Shutting out the world by listening to Ed Sheeran? Lawsuit claims Bose app tracks our musical habits
A lawsuit filed in Chicago alleges that popular headphone maker Bose violates the privacy of its users, and it is seeking an injunction and damages against the firm.
The complaint centres around the app that is often used in conjunction with Bose wireless headphones (such as the QuietComfort 35).
The complaint was filed on Tuesday in the US District Court, Northern District of Illinois by Kyle Zak, and alleges that users are spied on when listening to music or podcasts.
Zak explained how he was encouraged to use the Bose Connect app, for which he gave his name, email address, and headphone serial number.
However he then discovered that Bose allegedly made detailed profiles of his listening history and habits. He said this is a violation of the US WireTap Act, as well as local Illinois laws against eavesdropping and consumer fraud.
And Zak also alleges that Bose is selling this music data without permission to third parties including a data mining company, without his knowledge or consent.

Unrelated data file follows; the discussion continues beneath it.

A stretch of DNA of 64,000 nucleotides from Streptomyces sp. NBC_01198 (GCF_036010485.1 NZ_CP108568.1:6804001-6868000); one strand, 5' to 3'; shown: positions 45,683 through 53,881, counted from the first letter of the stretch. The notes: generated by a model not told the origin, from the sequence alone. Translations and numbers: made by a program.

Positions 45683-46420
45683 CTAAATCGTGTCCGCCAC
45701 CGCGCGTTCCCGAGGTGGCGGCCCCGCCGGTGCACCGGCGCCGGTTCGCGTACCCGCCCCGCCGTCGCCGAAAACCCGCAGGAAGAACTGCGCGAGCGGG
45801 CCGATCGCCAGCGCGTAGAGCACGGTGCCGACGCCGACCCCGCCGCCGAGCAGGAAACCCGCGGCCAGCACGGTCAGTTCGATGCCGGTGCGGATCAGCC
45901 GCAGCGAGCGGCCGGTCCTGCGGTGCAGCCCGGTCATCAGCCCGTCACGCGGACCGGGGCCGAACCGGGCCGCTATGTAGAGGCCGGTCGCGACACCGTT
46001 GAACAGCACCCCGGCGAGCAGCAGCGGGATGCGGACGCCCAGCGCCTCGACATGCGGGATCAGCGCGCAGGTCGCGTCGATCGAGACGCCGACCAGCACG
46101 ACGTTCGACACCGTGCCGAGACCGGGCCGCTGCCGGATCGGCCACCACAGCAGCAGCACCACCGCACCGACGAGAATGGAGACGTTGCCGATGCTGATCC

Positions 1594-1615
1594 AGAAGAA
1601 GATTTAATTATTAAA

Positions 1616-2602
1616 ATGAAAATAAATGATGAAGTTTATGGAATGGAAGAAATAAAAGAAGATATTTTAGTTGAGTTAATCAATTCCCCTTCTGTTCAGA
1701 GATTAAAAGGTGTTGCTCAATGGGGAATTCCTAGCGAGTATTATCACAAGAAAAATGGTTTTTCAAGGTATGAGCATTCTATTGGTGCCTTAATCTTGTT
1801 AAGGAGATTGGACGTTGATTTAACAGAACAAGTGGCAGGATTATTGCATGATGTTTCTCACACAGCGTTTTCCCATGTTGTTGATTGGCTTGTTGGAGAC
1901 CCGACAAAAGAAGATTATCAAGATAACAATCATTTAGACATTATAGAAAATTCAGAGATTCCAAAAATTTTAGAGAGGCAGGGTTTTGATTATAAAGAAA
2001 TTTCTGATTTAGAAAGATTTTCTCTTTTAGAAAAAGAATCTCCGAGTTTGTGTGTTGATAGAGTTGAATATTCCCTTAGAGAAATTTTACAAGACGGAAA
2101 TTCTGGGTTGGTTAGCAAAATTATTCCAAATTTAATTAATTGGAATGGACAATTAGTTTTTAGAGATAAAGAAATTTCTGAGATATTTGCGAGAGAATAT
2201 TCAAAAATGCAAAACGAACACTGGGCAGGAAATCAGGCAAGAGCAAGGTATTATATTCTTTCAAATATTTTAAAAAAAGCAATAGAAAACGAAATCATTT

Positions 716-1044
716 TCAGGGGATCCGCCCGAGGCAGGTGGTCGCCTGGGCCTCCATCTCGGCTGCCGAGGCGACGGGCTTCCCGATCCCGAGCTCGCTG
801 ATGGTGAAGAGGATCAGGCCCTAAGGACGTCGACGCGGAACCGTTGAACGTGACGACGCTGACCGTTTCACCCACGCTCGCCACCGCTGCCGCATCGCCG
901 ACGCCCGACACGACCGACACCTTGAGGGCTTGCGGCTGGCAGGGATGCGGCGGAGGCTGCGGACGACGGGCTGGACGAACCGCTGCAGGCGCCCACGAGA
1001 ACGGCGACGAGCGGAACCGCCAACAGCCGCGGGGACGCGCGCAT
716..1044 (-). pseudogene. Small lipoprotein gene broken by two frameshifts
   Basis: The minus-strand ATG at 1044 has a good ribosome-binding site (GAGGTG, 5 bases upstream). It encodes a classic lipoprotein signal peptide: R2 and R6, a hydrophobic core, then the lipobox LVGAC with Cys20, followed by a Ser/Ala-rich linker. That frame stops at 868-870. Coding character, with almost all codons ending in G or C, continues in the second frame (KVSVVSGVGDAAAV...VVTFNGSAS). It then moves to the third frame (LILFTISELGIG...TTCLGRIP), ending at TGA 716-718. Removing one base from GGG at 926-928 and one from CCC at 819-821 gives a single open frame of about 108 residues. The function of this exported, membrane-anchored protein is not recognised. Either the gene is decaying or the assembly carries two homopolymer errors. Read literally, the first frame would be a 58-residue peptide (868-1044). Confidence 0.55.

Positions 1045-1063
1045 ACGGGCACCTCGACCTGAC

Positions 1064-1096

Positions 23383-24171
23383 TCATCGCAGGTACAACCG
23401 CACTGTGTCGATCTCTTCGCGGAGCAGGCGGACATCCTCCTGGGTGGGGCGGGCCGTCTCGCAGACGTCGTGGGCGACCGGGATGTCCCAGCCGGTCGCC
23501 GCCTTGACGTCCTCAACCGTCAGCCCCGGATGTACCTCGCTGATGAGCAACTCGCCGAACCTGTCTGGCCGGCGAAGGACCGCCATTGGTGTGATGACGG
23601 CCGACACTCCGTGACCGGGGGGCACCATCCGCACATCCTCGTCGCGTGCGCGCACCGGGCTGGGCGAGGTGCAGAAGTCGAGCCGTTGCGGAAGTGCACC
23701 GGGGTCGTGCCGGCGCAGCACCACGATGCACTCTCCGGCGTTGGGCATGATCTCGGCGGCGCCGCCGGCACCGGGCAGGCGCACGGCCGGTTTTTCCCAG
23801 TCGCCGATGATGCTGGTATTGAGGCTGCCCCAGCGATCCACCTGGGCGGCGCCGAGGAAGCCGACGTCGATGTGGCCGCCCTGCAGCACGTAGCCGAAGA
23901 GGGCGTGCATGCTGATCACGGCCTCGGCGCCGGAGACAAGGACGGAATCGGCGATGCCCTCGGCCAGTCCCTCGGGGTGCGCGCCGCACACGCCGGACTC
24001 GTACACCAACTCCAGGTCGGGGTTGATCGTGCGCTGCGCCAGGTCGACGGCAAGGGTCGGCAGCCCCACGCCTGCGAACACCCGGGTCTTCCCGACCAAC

“People should be uncomfortable with it,” Christopher Dore, a lawyer representing Zak, was reported as saying in an interview with Reuters. “People put headphones on their head because they think it’s private, but they can be giving out information they don’t want to share.”
Bose has yet to respond to requests for comment.
Zak believes that a person’s audio selections, “including music, radio broadcast, Podcast, and lecture choices – provide an incredible amount of insight into his or her personality, behaviour, political views, and personal identity.”
He pointed out for example that if a person listens to Muslim prayers, he or she might “very likely” be a Muslim, the complaint said.
The lawsuit is seeking at least $5 million in damages and a halt to the data collection.
The legal action against Bose highlights the growing awareness of the need to protect our privacy in an increasingly connected world.
Earlier this month, Sir Tim Berners-Lee, the inventor of the World Wide Web, slammed the assault on privacy by governments around the world.
The US House of Representatives has for example recently overturned a Federal Communications Commission (FCC) rule that required internet service providers (ISPs) to obtain permission before sharing the web browsing history of their customers with third party companies.